Running into a midtown Manhattan screening room at 10:07 AM for a 10:00 AM showing of Zoo, a documentary on men who date horses, I was surprised to see Ray Liotta's face being projected. Had the actor, known for his charmingly irascible characterizations and his inability to turn down any role (e.g. Operation Dumbo Drop (1995)) developed a taste for four-legged creatures that didn't require riding them with a saddle?
I was to find out I was a week early for Zoo, and the film being showcased was Wayne Beach's directorial debut Slow Burn, a tribute of sorts to The Usual Suspects, soft-core love scenes on the Oxygen Channel, and B-movie film noir. Of course, some paeans are pains.
This muddled effort's convoluted plot begins with an intro to big-city district attorney Ford Cole (Liotta), who's running for mayor. However, within an hour and a half, the politico might just be dashing for an unemployment check. It appears Cole's stunning assistant district attorney, Nora Timmer (Jolene Blalock, pictured above with Liotta), has just fatally shot Isaac (Mekhi Phifer), a record store clerk, in her bed, apparently in self-defense. She claims he was raping her. However, the only sperm found within her privates belongs to Cole. Timmer explains it was a pre-orgasmic shooting.
Well, just as Cole is kissing Timmer's lovely hands to calm her down, Luther Pinks (LL Cool J) shows up at the D.A.'s office, claiming Nora is a murderess. Pinks, a former-cop-turned-record-store-clerk and consequently a close pal of Isaac's, says the assistant D.A. was having a long-term affair with his pal. This revelation irks Cole to no end, so he keeps running from the room with Pinks in it to the room with Timmer in it and then back again, hoping to ferret out the truth.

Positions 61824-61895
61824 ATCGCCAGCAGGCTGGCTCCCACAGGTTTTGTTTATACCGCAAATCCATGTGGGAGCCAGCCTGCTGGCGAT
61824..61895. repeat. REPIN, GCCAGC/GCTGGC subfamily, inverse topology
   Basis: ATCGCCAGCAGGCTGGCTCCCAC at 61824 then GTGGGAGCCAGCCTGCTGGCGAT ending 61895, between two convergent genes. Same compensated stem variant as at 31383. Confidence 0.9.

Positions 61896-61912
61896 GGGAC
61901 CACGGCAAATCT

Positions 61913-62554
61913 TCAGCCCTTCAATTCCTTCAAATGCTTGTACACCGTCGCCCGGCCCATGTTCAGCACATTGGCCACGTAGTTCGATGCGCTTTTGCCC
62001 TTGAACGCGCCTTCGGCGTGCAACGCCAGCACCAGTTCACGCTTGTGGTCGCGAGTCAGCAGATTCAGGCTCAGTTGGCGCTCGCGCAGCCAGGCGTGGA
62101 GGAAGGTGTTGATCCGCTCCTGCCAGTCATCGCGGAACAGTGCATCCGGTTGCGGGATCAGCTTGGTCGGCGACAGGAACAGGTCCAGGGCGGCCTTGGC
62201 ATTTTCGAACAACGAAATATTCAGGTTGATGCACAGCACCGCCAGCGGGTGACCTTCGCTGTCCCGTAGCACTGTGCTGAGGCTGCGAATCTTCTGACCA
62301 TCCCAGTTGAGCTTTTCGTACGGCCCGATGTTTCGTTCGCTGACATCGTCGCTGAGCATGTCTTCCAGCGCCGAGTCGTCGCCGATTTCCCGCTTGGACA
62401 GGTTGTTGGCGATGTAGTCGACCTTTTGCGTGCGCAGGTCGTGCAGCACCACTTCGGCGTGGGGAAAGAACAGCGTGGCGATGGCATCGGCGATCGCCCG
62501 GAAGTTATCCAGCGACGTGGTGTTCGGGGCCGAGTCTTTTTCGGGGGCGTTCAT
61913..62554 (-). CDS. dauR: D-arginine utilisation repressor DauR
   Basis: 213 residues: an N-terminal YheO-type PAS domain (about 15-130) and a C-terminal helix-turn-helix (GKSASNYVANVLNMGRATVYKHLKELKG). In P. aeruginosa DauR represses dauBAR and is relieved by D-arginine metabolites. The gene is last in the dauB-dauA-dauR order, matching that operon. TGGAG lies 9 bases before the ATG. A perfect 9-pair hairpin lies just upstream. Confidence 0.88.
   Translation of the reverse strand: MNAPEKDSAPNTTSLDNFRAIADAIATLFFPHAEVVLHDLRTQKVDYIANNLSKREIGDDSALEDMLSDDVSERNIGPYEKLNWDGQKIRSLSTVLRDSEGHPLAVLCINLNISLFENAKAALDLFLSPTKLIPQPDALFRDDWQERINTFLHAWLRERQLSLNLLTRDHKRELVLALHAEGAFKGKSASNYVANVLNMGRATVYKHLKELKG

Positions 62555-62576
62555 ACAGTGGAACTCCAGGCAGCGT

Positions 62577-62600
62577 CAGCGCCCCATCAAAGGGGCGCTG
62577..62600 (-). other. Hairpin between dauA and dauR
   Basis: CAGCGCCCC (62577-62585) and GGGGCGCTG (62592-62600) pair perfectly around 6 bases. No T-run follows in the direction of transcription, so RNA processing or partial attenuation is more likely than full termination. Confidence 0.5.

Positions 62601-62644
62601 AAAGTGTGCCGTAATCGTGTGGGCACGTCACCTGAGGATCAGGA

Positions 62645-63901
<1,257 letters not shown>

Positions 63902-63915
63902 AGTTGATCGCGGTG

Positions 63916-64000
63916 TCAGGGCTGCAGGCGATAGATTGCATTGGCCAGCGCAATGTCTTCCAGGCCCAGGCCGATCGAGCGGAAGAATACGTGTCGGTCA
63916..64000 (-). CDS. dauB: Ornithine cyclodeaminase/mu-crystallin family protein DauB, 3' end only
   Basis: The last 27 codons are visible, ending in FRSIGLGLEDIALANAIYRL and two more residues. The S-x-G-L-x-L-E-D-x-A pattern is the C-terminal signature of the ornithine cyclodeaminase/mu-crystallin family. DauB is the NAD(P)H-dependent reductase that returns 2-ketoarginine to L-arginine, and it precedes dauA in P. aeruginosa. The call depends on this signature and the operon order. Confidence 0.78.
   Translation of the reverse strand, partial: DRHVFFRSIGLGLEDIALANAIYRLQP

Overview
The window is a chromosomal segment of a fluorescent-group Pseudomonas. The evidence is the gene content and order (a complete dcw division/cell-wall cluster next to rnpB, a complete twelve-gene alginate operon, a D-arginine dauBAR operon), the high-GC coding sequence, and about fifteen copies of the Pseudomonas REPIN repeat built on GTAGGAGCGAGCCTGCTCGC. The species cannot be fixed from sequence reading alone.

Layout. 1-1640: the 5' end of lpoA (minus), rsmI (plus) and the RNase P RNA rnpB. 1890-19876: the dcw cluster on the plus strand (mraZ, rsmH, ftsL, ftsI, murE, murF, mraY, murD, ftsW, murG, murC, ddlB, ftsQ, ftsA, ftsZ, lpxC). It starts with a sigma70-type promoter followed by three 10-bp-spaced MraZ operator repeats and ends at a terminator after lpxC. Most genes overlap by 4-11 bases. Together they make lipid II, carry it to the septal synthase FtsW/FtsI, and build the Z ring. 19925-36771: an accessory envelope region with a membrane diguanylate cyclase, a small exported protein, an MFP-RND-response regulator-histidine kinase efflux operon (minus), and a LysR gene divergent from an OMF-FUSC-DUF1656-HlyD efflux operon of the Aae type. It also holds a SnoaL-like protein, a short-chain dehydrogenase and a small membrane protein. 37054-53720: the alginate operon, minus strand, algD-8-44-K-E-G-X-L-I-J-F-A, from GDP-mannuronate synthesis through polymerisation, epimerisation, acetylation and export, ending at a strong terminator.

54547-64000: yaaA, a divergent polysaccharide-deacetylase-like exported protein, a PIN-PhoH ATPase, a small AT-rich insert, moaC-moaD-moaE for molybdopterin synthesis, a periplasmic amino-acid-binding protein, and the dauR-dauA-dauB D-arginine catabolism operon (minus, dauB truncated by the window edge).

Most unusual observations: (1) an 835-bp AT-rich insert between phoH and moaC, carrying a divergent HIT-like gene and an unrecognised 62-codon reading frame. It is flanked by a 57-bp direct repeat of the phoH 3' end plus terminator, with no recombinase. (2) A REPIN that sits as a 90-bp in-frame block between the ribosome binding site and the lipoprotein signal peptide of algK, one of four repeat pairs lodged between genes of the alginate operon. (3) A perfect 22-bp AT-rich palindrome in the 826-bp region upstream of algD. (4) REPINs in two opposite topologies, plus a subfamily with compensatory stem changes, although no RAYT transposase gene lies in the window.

If this wasn't enough action, there's a black street gang, the Omens, running around committing dastardly crimes, plus a real-estate subplot about lower economic housing that has to be knocked down so some nasty white men who wear bow ties can make millions.
But in Slow Burn, nothing is as it seems. To found out the truth, though, you have to hang around to the last few minutes. To entertain you till then, you can contemplate the following lines of dialogue:
"The city smelled like grapefruit."
"Right now this place smells like roast beef. Burned roast beef."
"She stood there smelling like a tangerine, ripe and ready to peel."
"She walked in smelling like mashed potatoes, and every man around wanted to be the gravy."
"There she was: Mariah Carey smelling like a mango."
Lots of things, as you can tell, smell in this film: the directing, the screenplay, the editing, the cinematography, and much of the acting. Sadly, Perfume, a more appropriate title, had already been taken by a much better film, which is now on DVD. Try catching it... or better yet, read the engrossing novel by Peter Suskind. - Brandon Judell
Mr. Judell, who's currently teaching "The Image of the Jew in Post-World War II European Cinema" at City College, has written on film for The Village Voice, indieWire, Detour, and dozens of other publications.